Supporting land ownership in Rwanda: conflict avoidance and resilience to climate change

The EU has been a long-term partner in Rwanda’s efforts to tackle climate change -  a 4 million euros programme run by GCCA has focused on registering land and formalising ownership, especially for women. Of the 11 million parcels of land registered so far, the majority have been registered to women. Registration also encourages climate-smart investments by farmers who look after their land better, avoid deforestation and protect against soil erosion.

 

 rwanda“If people feel secure on their land, they will invest in it more, they can use it better,” says Dr Emmanuel Nkurunziza, Director General of the Regional Centre for Mapping of Resources for Development. “If you ask people to look after their own land, they will do it willingly.” We need to determine who owns which land and then give them authentic documents to attest those rights, he adds. “We believe that when ownership is established we reduce the level of conflicts because we know who owns what, so if there is a problem we are able to intervene”. Once they have documents they feel secure, they invest more in the land.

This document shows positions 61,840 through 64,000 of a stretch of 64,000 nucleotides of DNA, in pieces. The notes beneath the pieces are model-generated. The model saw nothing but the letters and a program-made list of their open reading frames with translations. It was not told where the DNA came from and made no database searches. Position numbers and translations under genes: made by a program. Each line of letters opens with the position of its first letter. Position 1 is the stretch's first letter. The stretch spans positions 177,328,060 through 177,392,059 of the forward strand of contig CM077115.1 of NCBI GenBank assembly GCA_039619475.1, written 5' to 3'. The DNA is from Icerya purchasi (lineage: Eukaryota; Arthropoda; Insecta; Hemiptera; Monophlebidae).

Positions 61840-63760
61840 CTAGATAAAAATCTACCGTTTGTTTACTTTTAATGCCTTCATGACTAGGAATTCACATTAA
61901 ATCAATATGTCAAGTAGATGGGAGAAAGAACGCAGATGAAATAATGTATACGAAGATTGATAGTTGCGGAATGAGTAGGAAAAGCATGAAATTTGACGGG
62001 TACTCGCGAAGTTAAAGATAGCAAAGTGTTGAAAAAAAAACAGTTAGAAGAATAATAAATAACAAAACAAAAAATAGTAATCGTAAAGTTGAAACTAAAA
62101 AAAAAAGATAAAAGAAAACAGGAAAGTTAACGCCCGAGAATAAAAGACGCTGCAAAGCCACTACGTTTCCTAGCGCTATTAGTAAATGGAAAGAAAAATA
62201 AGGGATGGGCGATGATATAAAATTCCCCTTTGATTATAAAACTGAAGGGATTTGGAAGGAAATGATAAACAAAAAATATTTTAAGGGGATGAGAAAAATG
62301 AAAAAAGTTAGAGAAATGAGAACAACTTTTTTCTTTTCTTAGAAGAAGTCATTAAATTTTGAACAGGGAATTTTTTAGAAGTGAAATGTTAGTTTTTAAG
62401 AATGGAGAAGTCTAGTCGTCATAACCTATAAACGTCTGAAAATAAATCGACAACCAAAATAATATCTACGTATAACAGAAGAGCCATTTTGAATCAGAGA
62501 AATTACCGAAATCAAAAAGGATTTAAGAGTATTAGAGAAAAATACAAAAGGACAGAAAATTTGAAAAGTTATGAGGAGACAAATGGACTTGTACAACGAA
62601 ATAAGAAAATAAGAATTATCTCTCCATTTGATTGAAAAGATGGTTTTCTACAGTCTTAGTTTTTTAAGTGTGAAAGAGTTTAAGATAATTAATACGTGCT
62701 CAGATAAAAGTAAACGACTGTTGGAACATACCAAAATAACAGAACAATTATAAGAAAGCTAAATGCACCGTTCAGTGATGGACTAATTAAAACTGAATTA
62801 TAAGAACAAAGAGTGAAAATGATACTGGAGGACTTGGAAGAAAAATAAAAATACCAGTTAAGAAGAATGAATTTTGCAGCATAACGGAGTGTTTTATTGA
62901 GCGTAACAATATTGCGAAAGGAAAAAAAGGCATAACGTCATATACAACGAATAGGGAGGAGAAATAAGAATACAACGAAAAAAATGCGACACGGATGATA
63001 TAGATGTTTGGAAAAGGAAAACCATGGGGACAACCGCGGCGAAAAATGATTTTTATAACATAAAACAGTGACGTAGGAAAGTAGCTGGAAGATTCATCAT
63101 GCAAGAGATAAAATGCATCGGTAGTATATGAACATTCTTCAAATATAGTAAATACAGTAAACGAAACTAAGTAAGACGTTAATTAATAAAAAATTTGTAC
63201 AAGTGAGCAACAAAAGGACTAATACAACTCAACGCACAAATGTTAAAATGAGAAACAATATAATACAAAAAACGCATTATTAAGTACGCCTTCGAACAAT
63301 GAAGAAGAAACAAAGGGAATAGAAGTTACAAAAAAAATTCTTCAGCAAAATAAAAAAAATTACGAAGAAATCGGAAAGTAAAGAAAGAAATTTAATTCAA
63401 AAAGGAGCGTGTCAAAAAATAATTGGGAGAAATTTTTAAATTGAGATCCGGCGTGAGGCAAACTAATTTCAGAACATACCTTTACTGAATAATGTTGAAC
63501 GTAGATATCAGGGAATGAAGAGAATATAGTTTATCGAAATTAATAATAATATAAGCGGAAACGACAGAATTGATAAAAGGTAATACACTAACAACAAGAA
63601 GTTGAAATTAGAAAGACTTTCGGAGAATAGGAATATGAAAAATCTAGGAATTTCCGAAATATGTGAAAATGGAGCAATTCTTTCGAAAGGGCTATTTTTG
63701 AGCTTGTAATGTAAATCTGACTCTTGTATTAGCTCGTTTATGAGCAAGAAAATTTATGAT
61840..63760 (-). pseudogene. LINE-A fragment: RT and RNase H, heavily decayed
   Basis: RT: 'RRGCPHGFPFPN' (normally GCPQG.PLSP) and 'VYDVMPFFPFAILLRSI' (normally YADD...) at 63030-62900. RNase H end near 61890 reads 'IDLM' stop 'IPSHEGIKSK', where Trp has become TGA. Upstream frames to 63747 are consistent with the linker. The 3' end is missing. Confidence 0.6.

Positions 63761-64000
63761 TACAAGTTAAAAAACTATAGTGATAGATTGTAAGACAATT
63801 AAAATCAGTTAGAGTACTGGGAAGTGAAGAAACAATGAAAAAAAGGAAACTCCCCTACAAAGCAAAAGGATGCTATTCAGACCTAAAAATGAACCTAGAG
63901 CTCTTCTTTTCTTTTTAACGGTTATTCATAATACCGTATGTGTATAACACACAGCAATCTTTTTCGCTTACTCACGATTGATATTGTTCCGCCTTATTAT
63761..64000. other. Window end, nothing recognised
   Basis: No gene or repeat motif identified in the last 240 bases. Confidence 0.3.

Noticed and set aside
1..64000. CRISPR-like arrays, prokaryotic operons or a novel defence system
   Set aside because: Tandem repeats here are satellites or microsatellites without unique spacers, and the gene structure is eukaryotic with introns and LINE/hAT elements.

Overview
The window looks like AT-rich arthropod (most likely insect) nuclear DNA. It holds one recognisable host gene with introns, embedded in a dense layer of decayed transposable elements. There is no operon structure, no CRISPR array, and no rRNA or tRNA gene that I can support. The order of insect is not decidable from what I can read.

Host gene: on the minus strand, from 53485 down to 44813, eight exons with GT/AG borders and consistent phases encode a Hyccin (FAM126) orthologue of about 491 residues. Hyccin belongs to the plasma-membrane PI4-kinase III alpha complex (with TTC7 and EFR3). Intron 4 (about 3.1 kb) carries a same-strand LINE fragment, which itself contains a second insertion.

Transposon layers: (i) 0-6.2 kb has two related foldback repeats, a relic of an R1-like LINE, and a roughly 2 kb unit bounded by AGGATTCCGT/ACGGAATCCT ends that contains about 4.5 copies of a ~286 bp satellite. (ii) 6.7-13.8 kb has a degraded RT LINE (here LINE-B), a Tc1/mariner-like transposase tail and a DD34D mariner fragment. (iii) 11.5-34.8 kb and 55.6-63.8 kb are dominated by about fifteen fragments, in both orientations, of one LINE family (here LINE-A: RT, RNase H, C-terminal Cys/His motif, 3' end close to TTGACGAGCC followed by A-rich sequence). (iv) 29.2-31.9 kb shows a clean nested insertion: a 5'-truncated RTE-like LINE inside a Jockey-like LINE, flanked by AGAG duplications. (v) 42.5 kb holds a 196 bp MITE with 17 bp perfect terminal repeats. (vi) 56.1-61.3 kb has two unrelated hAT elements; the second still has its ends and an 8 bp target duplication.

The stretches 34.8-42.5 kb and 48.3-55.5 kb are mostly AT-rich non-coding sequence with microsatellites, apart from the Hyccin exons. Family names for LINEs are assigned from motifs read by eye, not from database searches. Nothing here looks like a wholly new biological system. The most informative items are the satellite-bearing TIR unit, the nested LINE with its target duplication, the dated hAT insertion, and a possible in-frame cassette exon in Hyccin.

Farmer Thomas Iyamuremye from Rwaza agrees. “Following the land ownership programme, we can access money to invest in our land, regardless of its size. In protecting the environment, we decide which part of the land to cultivate, which part is for planting trees, and which part to protect from erosion.”  

 

GCCA funding has supported the implementation of the land registration programme, on the premise that if people are allowed ownership and security of tenure of land, they are more likely to invest in sustainable land management. This, in turn, improves the resilience of the land to climate change.

 

In October 2019  Rwanda will be hosting the GCCA+ Regional Conference on “Climate Smart Africa: Harnessing the Growth and Protecting the Gains”.

 

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